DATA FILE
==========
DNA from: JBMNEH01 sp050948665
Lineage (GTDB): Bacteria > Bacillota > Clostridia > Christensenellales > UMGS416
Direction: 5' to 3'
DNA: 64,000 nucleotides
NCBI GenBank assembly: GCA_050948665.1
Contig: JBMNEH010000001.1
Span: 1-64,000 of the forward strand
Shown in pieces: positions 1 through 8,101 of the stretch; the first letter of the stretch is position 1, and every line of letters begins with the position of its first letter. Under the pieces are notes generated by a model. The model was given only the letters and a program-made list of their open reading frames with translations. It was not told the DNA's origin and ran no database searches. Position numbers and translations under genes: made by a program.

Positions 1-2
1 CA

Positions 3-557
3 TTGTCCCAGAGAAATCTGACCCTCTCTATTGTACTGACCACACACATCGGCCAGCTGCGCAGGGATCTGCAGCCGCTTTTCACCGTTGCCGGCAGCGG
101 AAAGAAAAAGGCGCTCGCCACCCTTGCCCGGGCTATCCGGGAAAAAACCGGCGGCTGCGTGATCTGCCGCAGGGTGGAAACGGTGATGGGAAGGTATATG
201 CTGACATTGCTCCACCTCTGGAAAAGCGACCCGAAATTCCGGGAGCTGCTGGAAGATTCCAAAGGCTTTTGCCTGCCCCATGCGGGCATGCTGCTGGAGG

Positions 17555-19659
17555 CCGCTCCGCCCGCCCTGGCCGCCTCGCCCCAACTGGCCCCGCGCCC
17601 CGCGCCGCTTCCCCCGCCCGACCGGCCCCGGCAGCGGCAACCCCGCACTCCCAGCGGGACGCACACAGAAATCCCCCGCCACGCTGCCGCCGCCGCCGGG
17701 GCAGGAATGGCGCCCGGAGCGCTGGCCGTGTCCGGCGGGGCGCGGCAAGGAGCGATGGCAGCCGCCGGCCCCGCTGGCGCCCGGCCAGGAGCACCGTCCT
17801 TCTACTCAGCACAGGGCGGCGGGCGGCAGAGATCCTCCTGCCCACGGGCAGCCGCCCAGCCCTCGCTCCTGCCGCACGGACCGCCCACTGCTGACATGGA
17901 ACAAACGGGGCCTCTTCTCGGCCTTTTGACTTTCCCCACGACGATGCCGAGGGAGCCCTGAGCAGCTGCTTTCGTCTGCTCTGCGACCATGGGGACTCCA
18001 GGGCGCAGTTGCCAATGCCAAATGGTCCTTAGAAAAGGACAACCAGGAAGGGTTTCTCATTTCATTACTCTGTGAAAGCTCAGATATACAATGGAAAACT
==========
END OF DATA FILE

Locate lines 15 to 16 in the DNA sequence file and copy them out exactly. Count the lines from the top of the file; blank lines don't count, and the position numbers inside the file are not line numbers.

Positions 17555-19659
17555 CCGCTCCGCCCGCCCTGGCCGCCTCGCCCCAACTGGCCCCGCGCCC